Hardware
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TeamTalk Platform: Xbox Manufacturer: Datel MSRP: $19.99

So, you have a few buddies over to play some Halo 2 online, when you run into a problem ? there?s only one headset. To make matters worse, Xbox Live doesn?t even allow guests to use their own headsets without buying their own Live subscriptions! It?s a major inconvenience. Thankfully, you no longer have to sit there flaming Microsoft for being greedy like I did, because Datel has come up with a solution ? the TeamTalk communicator!

What?s in the box?

Upon opening the always impossible-to-open plastic packaging, one finds a bunch of cheap-looking plastic pieces. Actually, all it really is, are three headsets and one VoiceNet adapter, which works like a splitter.

How does it work?

There is a simple process to go through in order to set it up. When I first tried it, I thought it was a hassle, but upon further use, I found it to actually be pretty quick and easy. The VoiceNet adapter plugs into the second controller port, behind the original Xbox Communicator headset. There?s a small cord that plugs into the top of the Xbox Communicator. After doing that, all there is to do is plug in the number of desired headsets to the VoiceNet adapter, and you?re good to go. Sound complicated? Don?t worry. After doing it once or twice, the whole process is a synch. Perhaps the most difficult part about it is putting one of the headsets on your ear! The microphone/speaker part of the headset has a small hole in it, into which a plastic piece inserts. This plastic piece then goes around your ear. It?s not especially comfortable, but not too bad either, once situated with it. After extended periods of time, I?ve found the headsets to hurt my ears.

Is it sturdy?

Remember what I said earlier about the cheap plastic? Yes, the plastic is cheap, and will most-likely break easily. I?ve actually had a few big problems with the speakers coming unglued and hanging out recently. The padding on the earpieces tend to come off as well. These headsets did, however, take a beating. Being left on the floor in a small room with four guys, they sort of got trampled on. It?s hard to say how long they would have lasted if they were better taken care of.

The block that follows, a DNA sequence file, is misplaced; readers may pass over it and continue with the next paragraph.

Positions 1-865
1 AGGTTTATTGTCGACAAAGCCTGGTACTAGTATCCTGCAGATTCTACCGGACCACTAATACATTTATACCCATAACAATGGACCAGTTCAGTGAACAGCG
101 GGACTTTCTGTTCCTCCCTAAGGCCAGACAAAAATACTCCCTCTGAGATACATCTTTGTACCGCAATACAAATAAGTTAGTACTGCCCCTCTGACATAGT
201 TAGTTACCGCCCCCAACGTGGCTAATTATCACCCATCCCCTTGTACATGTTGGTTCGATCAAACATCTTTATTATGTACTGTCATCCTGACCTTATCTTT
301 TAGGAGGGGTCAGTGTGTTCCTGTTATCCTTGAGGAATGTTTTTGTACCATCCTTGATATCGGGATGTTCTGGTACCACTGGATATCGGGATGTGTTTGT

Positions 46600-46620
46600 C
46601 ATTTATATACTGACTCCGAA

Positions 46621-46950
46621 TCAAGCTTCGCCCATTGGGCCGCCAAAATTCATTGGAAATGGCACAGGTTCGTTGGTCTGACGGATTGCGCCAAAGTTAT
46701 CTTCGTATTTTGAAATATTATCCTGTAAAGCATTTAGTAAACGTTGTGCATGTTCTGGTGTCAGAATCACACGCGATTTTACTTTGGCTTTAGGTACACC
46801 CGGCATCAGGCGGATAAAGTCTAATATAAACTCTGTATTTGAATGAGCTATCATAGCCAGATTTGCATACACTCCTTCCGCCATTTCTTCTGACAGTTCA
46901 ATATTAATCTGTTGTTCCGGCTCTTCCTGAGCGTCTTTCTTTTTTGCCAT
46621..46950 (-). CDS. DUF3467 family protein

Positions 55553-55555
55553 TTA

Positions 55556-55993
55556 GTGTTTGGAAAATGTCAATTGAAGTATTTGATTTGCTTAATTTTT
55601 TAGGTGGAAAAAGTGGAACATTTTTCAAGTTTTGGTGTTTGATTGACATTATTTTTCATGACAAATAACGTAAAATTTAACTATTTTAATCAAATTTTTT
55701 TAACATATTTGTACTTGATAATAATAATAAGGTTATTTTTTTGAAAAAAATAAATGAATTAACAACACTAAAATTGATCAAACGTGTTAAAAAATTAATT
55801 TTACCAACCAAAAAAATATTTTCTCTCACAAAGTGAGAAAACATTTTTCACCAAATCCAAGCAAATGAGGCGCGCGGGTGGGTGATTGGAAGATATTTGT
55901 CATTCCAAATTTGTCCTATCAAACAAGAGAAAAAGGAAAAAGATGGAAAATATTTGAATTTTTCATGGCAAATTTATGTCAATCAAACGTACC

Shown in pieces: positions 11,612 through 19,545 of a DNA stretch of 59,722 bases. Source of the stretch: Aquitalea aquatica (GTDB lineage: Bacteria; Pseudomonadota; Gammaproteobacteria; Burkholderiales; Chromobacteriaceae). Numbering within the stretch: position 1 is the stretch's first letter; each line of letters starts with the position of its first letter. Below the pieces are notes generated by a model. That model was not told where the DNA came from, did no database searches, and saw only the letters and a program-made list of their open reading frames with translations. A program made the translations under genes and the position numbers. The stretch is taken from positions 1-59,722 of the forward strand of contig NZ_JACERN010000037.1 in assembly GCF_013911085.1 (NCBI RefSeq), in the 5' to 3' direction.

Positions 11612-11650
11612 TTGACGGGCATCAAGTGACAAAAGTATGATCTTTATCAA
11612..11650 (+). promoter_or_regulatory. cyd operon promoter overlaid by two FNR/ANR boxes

Is the price right?

Heck yes it is! You?re essentially getting 3 extra headsets and the ability to use them all simultaneously for less than $20. If the headsets break, it won?t hurt you too bad. The great thing is, you don?t have to use their headsets if you don?t want to. Maybe you?d like to buy some other Xbox headsets instead ? that?s fine. They can still be used with the VoiceNet adapter! I say the price would be worth it for the VoiceNet adapter alone, but the 3 extra headsets make it a great deal.

What else should I know?

Well, there are a couple minor things worth noting. First, all four headsets do need to plug into Player 1?s controller. This means you?ll all need to sit relatively close for all the cords to reach, and Player 1 can easily yank your headsets off of your ear if he/she gets too carried away with the game. This also means that communication might not be perfect. For example, when playing Halo 2, communication from all four players will be made through Player 1?s character, putting a hamper on the whole ?speaking to characters close to yours? scenario. Another problem is that there is some static to be heard through the VoiceNet adapter. For this reason, it?s best not to use it when you?re not using the extra headsets. Lastly, just keep in mind that you need the base from the original Xbox Live Communicator for TeamTalk to work. I know I?ve pointed out a lot of bad things about this product, but I?ve found the overall experience to be well worth the shortcomings. The Datel TeamTalk is the best and only solution I know of for the problems with guests speaking on Xbox Live. To me, it is well worth it, and has added so much more to my Xbox Live gaming.

So, is it recommended?

If you like playing on Xbox Live with others on the same Xbox, TeamTalk is definitely something you want to buy. Sure, it?s not the sturdiest, but it?s cheap, and it solves the problem of guests not being able to speak. If the extra headsets break, they can always be replaced with different ones.

Final Scoring:

Ease of use ? 16/20 Comfort ? 10/20 Stability ? 10/20 Innovation ? 17/20 Value ? 17/20

Total ? 70%

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Christ Centered Gamer looks at video games from two view points. We analyze games on a secular level which will break down a game based on its graphics, sound, stability and overall gaming experience. If you’re concerned about the family friendliness of a game, we have a separate moral score which looks at violence, language, sexual content, occult references and other ethical issues.

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